• Hot end construction: Check that the brass tapered nut is tight against the heater block on the nozzle. Tighten with spanners – more than finger tight! This will ensure the threads make good contact with the nozzle, and heat transfers well.
  • Hot end construction: If the ptfe nozzle liner is not cut square, or cut too short, and there is sufficient gap that fills with molten filament, again the force of extrusion increases. Cut a new piece of ptfe tube, 8mm long, with square ends.
  • Hot end construction: There should be space between the heater block and the cooling block; the heater block should not be up against the cooling block.
  • Bowden tube: If the Bowden tube is tight into the brass unions, and the filament has difficulty moving through the tube, this increases the force needed for extrusion. The tube should be 10mm into the brass unions, then run a 2mm drill into the ends to clear them. Push a piece of filament through to check it is smooth, and to clear out any debris.
  • Extruder: If the teeth of the hobbed insert have slipped on the filament, there may be pieces of plastic in the teeth, which the filament will slip on. Remove the filament, take out the big gear with the hobbed insert, then check and clean the teeth of the hobbed insert – a small wire brush is good for this.
  • Extruder: Check the idler bearing has a washer on it between the bearing and the motor, or the bearing will have difficulty turning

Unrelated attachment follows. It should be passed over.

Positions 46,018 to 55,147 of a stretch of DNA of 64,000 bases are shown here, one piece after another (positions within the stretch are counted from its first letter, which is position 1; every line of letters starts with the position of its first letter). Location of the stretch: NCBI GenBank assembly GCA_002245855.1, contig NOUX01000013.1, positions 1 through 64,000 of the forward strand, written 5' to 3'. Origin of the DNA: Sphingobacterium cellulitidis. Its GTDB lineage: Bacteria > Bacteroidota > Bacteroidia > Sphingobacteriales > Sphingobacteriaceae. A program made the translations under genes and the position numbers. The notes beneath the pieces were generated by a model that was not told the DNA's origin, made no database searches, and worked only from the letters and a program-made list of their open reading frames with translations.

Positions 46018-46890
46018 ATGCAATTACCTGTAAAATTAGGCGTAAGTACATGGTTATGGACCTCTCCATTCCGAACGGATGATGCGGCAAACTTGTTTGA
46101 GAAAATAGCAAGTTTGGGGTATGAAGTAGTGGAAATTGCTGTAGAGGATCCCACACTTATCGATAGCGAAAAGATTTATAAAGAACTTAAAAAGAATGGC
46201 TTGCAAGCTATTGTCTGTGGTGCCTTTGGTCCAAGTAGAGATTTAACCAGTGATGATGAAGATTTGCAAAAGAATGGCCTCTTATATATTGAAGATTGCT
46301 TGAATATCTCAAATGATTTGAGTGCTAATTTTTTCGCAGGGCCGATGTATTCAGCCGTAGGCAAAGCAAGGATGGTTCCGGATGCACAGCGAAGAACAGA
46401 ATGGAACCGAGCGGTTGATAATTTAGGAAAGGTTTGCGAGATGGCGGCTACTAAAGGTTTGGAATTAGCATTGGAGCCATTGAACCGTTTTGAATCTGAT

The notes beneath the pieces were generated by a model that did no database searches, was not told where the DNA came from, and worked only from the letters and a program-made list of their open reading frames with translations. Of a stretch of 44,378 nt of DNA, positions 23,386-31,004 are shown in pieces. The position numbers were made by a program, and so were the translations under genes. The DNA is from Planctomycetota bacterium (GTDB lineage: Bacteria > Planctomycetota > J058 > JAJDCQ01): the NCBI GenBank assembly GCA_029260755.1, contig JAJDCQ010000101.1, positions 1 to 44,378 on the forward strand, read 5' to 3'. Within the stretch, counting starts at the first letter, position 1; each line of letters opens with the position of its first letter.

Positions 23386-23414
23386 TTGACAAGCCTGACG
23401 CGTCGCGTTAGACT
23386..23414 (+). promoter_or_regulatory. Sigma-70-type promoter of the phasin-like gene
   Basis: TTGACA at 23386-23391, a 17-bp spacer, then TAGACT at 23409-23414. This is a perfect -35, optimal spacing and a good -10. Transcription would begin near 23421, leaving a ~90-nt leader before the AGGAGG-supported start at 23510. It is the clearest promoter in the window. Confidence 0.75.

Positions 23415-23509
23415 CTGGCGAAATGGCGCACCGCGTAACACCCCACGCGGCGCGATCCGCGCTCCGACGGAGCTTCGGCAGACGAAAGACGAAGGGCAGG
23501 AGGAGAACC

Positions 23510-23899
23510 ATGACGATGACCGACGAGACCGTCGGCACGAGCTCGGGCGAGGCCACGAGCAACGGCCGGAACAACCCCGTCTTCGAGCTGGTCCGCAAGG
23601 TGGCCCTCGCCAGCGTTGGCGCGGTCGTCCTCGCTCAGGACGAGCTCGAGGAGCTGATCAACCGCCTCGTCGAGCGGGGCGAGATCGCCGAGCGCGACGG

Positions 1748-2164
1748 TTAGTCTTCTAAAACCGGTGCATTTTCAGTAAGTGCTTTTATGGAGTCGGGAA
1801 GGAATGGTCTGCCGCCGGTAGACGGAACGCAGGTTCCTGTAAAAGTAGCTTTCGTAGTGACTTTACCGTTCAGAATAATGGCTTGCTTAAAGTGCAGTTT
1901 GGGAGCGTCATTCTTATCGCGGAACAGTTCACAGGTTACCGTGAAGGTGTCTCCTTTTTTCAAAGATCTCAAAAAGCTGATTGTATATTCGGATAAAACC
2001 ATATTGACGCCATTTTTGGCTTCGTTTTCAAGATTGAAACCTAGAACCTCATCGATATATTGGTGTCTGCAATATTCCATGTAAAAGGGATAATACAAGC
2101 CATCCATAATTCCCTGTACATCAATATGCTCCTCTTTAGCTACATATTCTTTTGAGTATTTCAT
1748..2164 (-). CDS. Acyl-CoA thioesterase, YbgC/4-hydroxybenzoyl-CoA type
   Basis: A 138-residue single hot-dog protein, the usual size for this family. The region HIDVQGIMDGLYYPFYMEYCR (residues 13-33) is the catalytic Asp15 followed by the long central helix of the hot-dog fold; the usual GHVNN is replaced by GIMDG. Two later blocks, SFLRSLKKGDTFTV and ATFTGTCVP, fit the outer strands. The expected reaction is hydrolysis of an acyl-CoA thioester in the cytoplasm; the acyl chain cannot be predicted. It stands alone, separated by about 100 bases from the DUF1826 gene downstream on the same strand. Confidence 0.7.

Nozzle blockage (also for changing filament)

To ensure the nozzle and melt zone are free from contamination, follow these steps:

  1. Heat nozzle to operating temperature (200C for PLA)
  2. Extrude a little filament, like 10mm (if possible) by hand or via the interface, then set temperature to 100C
  3. Wait for the temperature to drop to 100C, then reverse filament until it comes out of the extruder drive (about 380mm). You can do this at 600mm/min, or by hand if you wish.
  4. This should pull out the filament from the melt chamber, hopefully down to the nozzle, along with any contamination.
  5. Cut the contaminated end from the filament, and drive or feed the filament to just before the hot end.
  6. Set temperature to operating temperature
  7. Command the filament to extrude short lengths, 5mm at 200mm/min, until it squirts out of the nozzle.
  8. Repeat steps 1 to 7 as necessary, usually at least a couple of times. If there is not improvement after 5 times, you may need to disassemble and clean the hot end.
  9. If you have to disassemble the hot end, try to clear all of the filament out of the hot end before reassembly. You can heat the nozzle up with a lighter (hold it with pliers) to soften the filament, and pull it out. If the filament has broken off inside the nozzle, heat it up and gently remove it with a 2mm drill.